Tuesday, May 31, 2011

The Emergence of Open and Organized Pro-Government Cyber Attacks in the Middle East: The Case of the Syrian Electronic Army



Since the beginning of the popular uprisings and protests in the Middle East and North Africa, events in the region have been characterized by increased contestation in cyberspace among regime sympathizers, governments, and opposition movements. One component of this contestation is the tendency among governments and networks of citizens supportive of the state to use offensive computer network attacks. Such tactics are supplements to legal, regulatory, and other controls, and technical forms of Internet censorship.

For example, a group known as the Iranian Cyber Army has defaced Twitter and Iranian opposition websites. Also, Tunisian political activists and Yemeni oppositional websites have both accused their government security organizations of launching attacks on their sites in an attempt to silence their message and deny access to their content.

In this report, we document the activities of the Syrian Electronic Army, which appears to be a case of an open and organized pro-government computer attack group that is actively targeting political opposition and Western websites. Our aim is to assess to what extent we can find evidence of Syrian government assistance for the attack groups, and what the significance of the attacks themselves are for civil society and cyberspace contestation.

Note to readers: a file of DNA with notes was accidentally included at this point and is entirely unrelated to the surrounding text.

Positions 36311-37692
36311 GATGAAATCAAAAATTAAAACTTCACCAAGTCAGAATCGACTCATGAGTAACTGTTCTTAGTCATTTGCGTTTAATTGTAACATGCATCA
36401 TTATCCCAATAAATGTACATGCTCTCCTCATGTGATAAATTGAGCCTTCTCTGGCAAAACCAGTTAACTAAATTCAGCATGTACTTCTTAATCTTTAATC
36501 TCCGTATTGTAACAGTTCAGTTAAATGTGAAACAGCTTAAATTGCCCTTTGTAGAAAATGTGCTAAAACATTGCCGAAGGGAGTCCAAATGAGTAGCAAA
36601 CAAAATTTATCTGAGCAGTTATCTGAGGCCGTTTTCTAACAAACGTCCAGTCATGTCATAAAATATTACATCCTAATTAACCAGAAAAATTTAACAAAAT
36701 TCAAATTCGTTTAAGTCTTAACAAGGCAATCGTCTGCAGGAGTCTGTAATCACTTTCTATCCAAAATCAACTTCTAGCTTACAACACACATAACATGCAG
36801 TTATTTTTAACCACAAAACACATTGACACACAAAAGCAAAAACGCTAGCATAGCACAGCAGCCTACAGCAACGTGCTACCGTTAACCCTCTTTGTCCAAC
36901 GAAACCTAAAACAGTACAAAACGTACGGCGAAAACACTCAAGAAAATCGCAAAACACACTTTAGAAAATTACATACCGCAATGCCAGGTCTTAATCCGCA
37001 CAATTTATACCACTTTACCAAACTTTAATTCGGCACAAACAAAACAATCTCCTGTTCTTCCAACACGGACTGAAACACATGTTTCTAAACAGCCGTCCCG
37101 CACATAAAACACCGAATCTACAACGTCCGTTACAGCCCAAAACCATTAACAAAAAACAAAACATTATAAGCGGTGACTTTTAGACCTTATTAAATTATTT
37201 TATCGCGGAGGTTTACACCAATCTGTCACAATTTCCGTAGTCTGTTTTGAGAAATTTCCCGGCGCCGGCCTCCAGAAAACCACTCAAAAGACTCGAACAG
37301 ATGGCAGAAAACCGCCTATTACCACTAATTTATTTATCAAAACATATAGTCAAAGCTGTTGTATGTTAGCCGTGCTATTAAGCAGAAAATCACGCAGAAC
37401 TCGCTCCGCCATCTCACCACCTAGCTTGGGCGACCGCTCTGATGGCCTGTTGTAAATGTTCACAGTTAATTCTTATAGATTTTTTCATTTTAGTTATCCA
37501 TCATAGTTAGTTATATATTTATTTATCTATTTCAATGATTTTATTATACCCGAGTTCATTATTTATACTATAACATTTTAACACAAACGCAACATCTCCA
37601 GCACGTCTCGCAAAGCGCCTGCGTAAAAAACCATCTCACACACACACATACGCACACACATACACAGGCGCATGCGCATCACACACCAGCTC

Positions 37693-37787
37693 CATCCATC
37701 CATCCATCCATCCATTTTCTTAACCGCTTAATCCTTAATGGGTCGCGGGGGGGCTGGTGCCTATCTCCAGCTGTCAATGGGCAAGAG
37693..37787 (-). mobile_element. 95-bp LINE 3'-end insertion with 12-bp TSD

Syria has become the first Arab country to have a public Internet Army hosted on its national networks to openly launch cyber attacks on its enemies. The intensity and scope of the Syrian Electronic Army’s activities signal an interesting development in the Syrian pro-regime Internet arena: In addition to being one of the most repressive Internet censors in the region, the local media, some of which is government-run is apparently supporting the Army’s orchestrated aggressive efforts to attack, by means of website defacements and comment spamming, political opposition and Western websites.

The Syrian Electronic Army claims on its website that it was founded by a team of young Syrian enthusiasts who did not want to stay passive “towards the fabrication of facts on the events in Syria.” Information Warfare Monitor (IWM) research found that the group has a connection with the Syrian Computer Society, which was headed in the 1990s by the current Syrian President Bashar al-Assad before he became president.

The Army has been attacking and defacing Syrian oppositional and “hostile Western news” websites. However, IWM found that some of the targeted Western websites are actually not news websites but rather non-political commercial websites. Although Facebook has been disabling the Army’s Facebook pages, the Army has been creating alternative pages and has been actively spamming popular and political Facebook pages with highly repetitive and orchestrated pro-regime comments.

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